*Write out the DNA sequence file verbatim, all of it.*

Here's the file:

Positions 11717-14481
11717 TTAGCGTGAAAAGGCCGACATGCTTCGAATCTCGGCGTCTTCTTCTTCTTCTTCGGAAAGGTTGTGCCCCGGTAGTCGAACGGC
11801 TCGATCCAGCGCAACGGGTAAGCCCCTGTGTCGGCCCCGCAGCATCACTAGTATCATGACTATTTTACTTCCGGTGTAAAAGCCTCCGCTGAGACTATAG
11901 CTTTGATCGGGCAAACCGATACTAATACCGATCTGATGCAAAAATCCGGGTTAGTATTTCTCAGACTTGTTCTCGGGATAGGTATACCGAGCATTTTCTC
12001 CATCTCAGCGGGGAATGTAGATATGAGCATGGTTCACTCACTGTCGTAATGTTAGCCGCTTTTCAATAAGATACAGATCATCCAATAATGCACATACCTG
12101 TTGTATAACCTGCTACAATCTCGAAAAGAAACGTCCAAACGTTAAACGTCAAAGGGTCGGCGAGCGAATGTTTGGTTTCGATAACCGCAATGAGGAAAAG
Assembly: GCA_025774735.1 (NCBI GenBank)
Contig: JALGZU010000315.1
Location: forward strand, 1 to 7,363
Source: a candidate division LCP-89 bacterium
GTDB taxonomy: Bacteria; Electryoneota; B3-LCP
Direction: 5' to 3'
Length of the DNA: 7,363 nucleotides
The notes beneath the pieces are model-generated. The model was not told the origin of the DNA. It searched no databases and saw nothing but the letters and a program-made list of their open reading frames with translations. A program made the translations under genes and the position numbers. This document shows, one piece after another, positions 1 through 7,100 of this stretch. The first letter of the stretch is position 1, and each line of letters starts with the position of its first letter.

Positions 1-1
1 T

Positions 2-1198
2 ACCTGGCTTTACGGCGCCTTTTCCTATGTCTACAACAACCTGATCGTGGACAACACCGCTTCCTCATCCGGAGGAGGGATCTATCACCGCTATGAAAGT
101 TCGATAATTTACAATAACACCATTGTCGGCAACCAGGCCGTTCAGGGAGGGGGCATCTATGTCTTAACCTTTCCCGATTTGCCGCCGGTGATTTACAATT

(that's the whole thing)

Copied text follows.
Positions 11717-14481
11717 TTAGCGTGAAAAGGCCGACATGCTTCGAATCTCGGCGTCTTCTTCTTCTTCTTCGGAAAGGTTGTGCCCCGGTAGTCGAACGGC
11801 TCGATCCAGCGCAACGGGTAAGCCCCTGTGTCGGCCCCGCAGCATCACTAGTATCATGACTATTTTACTTCCGGTGTAAAAGCCTCCGCTGAGACTATAG
11901 CTTTGATCGGGCAAACCGATACTAATACCGATCTGATGCAAAAATCCGGGTTAGTATTTCTCAGACTTGTTCTCGGGATAGGTATACCGAGCATTTTCTC
12001 CATCTCAGCGGGGAATGTAGATATGAGCATGGTTCACTCACTGTCGTAATGTTAGCCGCTTTTCAATAAGATACAGATCATCCAATAATGCACATACCTG
12101 TTGTATAACCTGCTACAATCTCGAAAAGAAACGTCCAAACGTTAAACGTCAAAGGGTCGGCGAGCGAATGTTTGGTTTCGATAACCGCAATGAGGAAAAG
Assembly: GCA_025774735.1 (NCBI GenBank)
Contig: JALGZU010000315.1
Location: forward strand, 1 to 7,363
Source: a candidate division LCP-89 bacterium
GTDB taxonomy: Bacteria; Electryoneota; B3-LCP
Direction: 5' to 3'
Length of the DNA: 7,363 nucleotides
The notes beneath the pieces are model-generated. The model was not told the origin of the DNA. It searched no databases and saw nothing but the letters and a program-made list of their open reading frames with translations. A program made the translations under genes and the position numbers. This document shows, one piece after another, positions 1 through 7,100 of this stretch. The first letter of the stretch is position 1, and each line of letters starts with the position of its first letter.

Positions 1-1
1 T

Positions 2-1198
2 ACCTGGCTTTACGGCGCCTTTTCCTATGTCTACAACAACCTGATCGTGGACAACACCGCTTCCTCATCCGGAGGAGGGATCTATCACCGCTATGAAAGT
101 TCGATAATTTACAATAACACCATTGTCGGCAACCAGGCCGTTCAGGGAGGGGGCATCTATGTCTTAACCTTTCCCGATTTGCCGCCGGTGATTTACAATT